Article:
Diartus petterssoni (Riedel and Sanfilippo)

Cannartus(?) petterssoni conditional manuscript name proposed in Riedel and Funnell, 1964, p.310; Riedel and Sanfilippo, 1970, p.520, pl.14, fig.3

Diartus petterssoni (Riedel and Sanfilippo), Sanfilippo and Riedel, 1980, p.1010


Cortical shell rather thick-walled, approximately cylindrical (sometimes bulged at the equator), with pronounced protuberances surrounding each end of the cortical shell. Pores of the cortical shell circular or subcircular, smaller near the equator. Two medullary shells, of which the outer is commonly spherical, sometimes lenticular. Very broad spongy columns (in some specimens divided into narrow parallel zones) are separated from the cortical shell by a narrow clearer zone: the distal margin of this clearer zone is commonly at the end of the protuberances (Riedel and Sanfilippo, 1970).


Length of spongy columns 25-100 m (commonly about 50 m); their median breadth 50-85 m. Length of cortical shell 80-100 m; its maximum breadth (including protuberances) 75-95 m. Breadth of outer medullary shell 25-40 m (Riedel and Sanfilippo, 1970).


The most characteristic features are the broad, spongy columns at the ends of the subcylindrical to subspherical cortical shell, medullary shell tending to be spherical, and, in most specimens, pronounced tubercles in a single row at each end of the cortical shell. Closely related species are Didymocyrtis laticonus, which has tubercles more evenly distributed over the cortical shell, and Diartus hughesi, in which the skeletal structures at each end of the cortical shell are multiple concentric caps rather than spongy columns (Sanfilippo et al., 1985).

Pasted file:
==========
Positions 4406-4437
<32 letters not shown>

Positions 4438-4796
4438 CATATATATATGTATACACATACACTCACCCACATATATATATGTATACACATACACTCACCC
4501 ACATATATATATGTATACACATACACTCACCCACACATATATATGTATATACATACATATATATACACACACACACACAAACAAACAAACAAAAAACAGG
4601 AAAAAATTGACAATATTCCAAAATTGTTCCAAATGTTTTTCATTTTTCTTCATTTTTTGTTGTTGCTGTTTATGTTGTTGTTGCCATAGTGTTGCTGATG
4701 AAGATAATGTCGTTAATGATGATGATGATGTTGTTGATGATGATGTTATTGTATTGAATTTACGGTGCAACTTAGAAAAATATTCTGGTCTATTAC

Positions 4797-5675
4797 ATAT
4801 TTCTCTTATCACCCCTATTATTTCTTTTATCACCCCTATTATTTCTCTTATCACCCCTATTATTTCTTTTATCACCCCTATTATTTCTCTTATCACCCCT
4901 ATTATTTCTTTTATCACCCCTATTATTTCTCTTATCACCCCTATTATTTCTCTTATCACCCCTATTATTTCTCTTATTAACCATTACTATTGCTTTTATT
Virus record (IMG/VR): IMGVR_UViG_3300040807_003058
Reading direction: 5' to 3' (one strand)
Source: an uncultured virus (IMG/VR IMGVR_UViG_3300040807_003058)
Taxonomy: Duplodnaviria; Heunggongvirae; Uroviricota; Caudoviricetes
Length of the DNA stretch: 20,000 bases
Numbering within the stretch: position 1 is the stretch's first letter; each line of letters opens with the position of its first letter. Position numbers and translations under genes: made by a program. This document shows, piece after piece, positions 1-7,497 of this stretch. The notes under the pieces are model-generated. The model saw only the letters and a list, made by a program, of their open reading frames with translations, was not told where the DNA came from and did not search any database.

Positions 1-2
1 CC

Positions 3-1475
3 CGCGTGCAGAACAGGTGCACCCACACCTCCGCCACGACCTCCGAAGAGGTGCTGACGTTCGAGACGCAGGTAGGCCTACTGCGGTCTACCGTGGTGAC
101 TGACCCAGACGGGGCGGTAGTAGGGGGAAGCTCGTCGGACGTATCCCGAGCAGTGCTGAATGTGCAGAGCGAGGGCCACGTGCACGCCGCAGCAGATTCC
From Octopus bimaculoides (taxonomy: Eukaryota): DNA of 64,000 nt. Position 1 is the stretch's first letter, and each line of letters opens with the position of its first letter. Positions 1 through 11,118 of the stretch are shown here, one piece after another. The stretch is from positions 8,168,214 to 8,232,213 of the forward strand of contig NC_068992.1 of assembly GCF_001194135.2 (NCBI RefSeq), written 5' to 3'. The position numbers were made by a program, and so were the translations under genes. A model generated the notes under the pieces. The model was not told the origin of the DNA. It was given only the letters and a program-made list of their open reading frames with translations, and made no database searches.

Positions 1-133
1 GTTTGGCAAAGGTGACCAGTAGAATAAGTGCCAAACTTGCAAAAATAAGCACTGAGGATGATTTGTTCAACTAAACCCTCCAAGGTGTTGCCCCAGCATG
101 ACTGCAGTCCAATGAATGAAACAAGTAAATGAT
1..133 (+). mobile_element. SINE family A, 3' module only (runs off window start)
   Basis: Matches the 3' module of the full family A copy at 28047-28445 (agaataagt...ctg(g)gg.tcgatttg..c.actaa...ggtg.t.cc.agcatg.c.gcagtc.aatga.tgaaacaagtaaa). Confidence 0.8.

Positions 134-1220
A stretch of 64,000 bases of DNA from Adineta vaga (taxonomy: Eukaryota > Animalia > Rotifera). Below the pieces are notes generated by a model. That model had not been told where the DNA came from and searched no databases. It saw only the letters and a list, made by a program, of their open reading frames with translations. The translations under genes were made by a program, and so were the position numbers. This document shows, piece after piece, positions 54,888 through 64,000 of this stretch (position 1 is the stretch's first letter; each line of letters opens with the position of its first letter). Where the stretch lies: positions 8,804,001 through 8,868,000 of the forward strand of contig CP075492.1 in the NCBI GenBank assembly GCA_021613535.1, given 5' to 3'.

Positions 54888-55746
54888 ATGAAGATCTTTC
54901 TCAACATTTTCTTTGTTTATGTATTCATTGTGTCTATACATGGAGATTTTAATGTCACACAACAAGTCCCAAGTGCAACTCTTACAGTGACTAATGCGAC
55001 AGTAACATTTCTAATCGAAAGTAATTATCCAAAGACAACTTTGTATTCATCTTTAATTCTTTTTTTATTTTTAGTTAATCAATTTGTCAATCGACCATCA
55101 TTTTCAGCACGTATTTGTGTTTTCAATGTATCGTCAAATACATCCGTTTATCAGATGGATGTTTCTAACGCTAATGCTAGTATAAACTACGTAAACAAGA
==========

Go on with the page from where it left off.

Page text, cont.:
The tubercles on the cortical shel1 are variably developed--in some specimens, practically absent. The cortical shell is usually elongate, but, especially in the later part of the range of the species, it is subspherical in some specimens (Cannartus sp. aff. C. petterssoni in Holdsworth, 1975, p.519): the fact that the cortical shell varies continuously in length from 115 to 80 m leads us not to separate the two as separate taxa. Some specimens show concentric zonation (like the caps of Diartus hughesi) in the proximal parts of their spongy columns. The medullary shell typically presents a circular outline, but in some specimens it is compressed as in most other artiscins (Sanfilippo et al., 1985).


A late middle Miocene species. Specimens from different parts of its geographic range (DSDP Sites 66, 71, 77, 206, 214, 216 and 223, and Experimental Mohole) show no noticeable morphologic differences. None were found at latitudes higher than about 45 (DSDP Sites 281 and 341). The record of this species at Site 139 (Petrushevskaya and Kozlova, 1972, pl.12, fig.5) is based on specimens that we would identify as Didymocyrtis laticonus (Sanfilippo et al., 1985).

The morphotypic first appearance of this species defines the lower limit of the Diartus petterssoni Zone. The evolutionary transition of this species to Diartus hughesi marks the boundary between the Diartus petterssoni Zone and the Didymocyrtis antepenultima Zone.


This species originated from Didymocyrtis laticonus, and evolved into Diartus hughesi.


Additional illustrations can be found in Riedel and Sanfilippo, 1971, pl.1C, figs.15-16, 19-20; Johnson, 1974, pl.7, figs.6-7.